The new rage with apps and wearable technology such as MyFitnessPal, FitBit, Pacer and even Period Tracker Lite is changing the way people see their health. These apps give consumers the ability to track their weight, food and calorie intake, workouts, heart rate, blood pressure etc. at any given moment. Sounds great, right? The question becomes: are they of any real benefit to people who are already healthy? If healthy people are already eating well and exercising then why do they need a fitness app?
Personally, I wear Jawbone and use the app UP to synchronize my sleep patterns, diet, daily step count, workouts and weight. Jawbone, like FitBit, uses motion sensors to track physical activity. Studies have proven their accuracy, however there is no evidence supporting these devices as a means of improving health outcomes, nor harming consumers. Remember, out generation is health obsessed and constantly worrying about anything and everything. Who says these apps won’t just add fuel to the fire?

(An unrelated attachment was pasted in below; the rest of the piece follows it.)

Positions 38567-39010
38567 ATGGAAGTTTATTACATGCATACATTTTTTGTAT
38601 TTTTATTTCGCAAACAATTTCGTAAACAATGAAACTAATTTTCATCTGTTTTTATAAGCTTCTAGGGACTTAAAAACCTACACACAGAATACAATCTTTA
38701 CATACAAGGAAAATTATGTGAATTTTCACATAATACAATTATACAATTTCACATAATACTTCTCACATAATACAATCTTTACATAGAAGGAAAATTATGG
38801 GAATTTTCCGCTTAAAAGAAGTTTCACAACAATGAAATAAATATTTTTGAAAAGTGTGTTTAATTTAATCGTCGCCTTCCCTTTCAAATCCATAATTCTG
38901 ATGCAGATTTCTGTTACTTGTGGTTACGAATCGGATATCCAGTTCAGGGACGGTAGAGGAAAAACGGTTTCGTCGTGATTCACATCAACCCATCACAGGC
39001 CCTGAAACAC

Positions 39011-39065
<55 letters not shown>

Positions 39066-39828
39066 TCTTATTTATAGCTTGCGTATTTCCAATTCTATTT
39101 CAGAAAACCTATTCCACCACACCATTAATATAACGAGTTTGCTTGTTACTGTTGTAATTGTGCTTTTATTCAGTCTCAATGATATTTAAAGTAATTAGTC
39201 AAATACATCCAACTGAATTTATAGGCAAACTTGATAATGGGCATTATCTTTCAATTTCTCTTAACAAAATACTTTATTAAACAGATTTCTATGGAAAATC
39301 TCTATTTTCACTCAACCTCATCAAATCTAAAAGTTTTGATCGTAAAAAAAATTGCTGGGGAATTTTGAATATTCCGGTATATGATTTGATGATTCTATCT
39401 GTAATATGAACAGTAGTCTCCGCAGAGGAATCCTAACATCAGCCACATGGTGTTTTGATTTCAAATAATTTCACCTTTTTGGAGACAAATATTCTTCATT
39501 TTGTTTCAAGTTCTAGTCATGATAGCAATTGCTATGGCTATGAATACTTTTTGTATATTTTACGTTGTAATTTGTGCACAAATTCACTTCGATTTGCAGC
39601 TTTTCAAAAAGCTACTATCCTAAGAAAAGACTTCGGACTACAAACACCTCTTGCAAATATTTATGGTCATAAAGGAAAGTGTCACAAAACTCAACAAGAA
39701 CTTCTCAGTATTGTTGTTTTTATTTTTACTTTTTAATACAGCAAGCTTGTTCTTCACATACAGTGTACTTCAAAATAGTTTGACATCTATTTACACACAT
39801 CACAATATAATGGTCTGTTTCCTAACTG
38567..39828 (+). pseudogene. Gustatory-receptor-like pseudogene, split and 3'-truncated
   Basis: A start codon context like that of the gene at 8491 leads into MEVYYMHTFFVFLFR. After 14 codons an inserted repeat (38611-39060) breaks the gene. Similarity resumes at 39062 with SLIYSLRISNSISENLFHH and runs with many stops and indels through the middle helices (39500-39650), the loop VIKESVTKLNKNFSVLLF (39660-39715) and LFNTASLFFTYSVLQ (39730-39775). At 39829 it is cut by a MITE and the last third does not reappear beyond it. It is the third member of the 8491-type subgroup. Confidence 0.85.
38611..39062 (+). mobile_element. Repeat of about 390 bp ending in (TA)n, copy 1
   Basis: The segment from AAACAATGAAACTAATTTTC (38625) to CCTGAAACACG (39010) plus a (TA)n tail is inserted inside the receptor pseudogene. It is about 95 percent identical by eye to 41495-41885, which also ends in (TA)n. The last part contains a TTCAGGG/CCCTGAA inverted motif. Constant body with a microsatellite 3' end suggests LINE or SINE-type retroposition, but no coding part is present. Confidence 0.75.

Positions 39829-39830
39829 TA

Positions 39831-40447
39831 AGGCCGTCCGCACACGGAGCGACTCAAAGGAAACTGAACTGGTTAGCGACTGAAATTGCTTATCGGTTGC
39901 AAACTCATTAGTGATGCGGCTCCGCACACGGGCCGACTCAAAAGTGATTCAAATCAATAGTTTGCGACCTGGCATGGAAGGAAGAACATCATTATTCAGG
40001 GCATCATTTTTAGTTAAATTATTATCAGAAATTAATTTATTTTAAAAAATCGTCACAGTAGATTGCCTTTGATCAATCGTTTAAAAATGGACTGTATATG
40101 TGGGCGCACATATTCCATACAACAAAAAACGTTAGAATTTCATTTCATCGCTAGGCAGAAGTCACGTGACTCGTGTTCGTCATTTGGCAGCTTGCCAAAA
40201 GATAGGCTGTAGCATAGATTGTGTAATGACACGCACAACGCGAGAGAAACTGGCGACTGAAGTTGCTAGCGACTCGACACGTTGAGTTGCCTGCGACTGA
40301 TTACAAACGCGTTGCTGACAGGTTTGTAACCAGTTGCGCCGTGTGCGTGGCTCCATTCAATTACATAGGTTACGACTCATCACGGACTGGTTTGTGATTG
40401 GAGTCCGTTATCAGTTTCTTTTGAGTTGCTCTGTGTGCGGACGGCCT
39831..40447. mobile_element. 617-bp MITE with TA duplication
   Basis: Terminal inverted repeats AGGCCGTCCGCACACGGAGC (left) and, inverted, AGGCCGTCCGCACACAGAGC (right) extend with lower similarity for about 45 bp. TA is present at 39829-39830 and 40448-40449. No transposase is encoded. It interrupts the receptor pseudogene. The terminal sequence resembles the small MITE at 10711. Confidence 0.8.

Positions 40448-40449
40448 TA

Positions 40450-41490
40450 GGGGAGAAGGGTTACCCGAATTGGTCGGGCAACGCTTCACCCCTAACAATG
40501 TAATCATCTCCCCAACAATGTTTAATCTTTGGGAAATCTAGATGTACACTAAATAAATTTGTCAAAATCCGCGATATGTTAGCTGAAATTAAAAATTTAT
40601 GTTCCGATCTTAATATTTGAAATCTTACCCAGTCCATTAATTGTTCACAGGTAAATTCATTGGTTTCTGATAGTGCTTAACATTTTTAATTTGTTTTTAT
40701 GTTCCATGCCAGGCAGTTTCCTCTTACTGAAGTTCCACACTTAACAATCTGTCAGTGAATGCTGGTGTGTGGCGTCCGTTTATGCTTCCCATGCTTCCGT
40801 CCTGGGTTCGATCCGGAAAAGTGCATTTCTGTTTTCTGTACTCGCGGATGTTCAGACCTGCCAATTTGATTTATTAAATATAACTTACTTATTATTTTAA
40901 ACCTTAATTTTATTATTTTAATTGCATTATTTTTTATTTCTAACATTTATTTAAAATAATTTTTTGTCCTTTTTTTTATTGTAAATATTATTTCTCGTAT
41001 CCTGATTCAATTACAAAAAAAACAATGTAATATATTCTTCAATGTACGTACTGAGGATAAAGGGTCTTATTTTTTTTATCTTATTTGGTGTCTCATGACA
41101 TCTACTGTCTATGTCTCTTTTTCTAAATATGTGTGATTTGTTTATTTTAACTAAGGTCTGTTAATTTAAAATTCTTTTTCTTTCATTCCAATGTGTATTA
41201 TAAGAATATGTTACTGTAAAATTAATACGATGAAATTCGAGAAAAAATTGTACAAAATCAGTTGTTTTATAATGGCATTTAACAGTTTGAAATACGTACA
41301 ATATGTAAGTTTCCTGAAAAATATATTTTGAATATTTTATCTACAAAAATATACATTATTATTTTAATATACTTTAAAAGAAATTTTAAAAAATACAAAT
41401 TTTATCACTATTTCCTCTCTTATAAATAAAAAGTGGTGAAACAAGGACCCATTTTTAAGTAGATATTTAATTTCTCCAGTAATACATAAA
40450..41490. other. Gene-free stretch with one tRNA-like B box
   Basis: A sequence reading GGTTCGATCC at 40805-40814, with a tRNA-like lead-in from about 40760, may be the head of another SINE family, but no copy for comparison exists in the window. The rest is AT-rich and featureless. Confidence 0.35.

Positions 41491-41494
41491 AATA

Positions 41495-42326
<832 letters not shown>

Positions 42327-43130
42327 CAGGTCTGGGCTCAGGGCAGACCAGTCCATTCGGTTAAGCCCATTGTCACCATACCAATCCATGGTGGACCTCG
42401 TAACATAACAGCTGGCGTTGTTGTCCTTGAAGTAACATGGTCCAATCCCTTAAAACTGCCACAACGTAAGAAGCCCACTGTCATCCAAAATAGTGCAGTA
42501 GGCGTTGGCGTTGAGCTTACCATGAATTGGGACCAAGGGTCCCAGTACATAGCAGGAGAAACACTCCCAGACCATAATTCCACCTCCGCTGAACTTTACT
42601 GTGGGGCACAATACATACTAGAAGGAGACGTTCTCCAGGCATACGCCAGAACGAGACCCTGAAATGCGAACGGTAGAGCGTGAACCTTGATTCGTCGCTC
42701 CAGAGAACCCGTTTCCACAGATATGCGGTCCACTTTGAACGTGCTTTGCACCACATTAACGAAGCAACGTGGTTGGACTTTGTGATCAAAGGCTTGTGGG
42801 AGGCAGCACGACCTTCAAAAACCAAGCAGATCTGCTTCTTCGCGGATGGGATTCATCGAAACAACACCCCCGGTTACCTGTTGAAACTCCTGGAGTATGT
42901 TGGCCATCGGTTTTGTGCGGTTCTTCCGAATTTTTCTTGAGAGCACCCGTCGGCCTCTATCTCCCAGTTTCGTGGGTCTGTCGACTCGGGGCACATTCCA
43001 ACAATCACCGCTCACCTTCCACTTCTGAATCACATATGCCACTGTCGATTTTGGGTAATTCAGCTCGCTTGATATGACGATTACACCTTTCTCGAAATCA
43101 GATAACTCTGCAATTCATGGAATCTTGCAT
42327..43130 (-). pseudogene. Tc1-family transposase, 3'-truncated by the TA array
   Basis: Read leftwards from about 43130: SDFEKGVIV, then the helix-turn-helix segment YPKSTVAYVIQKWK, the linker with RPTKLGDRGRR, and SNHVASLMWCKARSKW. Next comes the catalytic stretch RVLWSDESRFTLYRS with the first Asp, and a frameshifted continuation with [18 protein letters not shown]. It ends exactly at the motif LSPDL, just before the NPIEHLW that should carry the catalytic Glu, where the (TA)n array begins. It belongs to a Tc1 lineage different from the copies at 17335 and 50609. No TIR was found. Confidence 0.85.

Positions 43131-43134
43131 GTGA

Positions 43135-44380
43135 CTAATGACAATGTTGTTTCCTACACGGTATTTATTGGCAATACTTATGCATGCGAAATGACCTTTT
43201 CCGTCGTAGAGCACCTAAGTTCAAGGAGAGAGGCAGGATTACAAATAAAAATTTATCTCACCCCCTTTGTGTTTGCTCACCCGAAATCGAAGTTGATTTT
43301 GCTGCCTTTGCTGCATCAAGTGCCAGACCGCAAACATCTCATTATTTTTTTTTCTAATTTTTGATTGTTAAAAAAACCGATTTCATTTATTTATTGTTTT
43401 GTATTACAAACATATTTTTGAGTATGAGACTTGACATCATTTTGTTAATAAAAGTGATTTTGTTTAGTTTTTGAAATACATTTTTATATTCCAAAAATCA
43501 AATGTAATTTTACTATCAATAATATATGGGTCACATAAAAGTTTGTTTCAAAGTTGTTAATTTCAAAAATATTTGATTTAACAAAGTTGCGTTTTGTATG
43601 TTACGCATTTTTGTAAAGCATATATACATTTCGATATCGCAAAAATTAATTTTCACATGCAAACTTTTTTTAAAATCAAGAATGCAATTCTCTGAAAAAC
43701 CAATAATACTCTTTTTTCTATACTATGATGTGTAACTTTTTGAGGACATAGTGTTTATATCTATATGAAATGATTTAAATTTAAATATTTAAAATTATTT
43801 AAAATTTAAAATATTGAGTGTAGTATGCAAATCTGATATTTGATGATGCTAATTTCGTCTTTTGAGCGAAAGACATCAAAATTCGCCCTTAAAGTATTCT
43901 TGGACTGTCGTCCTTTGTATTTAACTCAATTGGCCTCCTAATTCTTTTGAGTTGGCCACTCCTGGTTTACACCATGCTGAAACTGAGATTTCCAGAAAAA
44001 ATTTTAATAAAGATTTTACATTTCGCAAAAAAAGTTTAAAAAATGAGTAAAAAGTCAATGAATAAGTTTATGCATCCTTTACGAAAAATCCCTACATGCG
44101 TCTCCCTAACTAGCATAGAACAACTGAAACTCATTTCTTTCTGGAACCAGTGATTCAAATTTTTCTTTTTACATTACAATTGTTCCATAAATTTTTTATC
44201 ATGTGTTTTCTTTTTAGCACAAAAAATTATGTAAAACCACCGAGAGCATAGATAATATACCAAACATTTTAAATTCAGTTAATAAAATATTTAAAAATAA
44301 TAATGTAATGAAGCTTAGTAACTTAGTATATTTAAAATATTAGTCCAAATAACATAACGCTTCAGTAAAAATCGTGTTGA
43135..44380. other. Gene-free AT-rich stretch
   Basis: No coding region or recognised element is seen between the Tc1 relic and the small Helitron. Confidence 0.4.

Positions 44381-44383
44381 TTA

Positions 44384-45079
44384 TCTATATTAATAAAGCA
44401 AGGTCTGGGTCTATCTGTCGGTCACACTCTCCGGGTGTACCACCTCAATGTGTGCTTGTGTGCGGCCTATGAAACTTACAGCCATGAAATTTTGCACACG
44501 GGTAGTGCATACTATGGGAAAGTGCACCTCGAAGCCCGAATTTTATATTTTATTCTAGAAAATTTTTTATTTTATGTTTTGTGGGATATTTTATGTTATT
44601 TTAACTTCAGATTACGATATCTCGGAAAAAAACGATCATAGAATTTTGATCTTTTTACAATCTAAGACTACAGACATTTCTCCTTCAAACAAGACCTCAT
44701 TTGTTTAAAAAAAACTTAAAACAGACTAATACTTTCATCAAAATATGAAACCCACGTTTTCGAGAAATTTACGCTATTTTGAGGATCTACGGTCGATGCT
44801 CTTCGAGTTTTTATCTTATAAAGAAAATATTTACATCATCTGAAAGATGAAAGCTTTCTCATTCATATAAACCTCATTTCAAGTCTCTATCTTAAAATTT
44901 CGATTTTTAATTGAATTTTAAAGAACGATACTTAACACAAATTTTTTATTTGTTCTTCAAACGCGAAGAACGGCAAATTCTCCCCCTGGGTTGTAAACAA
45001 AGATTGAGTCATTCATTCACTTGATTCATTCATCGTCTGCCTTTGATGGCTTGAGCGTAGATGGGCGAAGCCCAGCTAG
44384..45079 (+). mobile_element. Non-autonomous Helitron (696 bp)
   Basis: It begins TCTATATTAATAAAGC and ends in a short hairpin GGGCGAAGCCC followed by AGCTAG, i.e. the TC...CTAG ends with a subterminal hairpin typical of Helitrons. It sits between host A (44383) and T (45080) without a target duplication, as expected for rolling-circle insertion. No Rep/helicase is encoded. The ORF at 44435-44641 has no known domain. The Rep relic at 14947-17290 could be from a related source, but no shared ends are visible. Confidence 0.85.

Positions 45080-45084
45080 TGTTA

Research shows that the majority of health and fitness apps are harmless (and useless), but are definitely not few and far between. The main problem I see with these apps lies when people start self-medicating. Self-diagnosis and self-medication are huge nowadays with a plethora of websites claiming to diagnose any ailment you may have. Medicine is a complex and diverse field that cannot be learned through a few, quick Google searches. Therefore, any claims these health apps provide must be heavily backed up by strong scientific literature.
Finally, although these apps may lead people to overanalyze, over-diagnose and develop anxiety, if someone wants to wear a harmless activity tracker, then let them! Society may be too worried about living a healthy life that we forget to actually live one.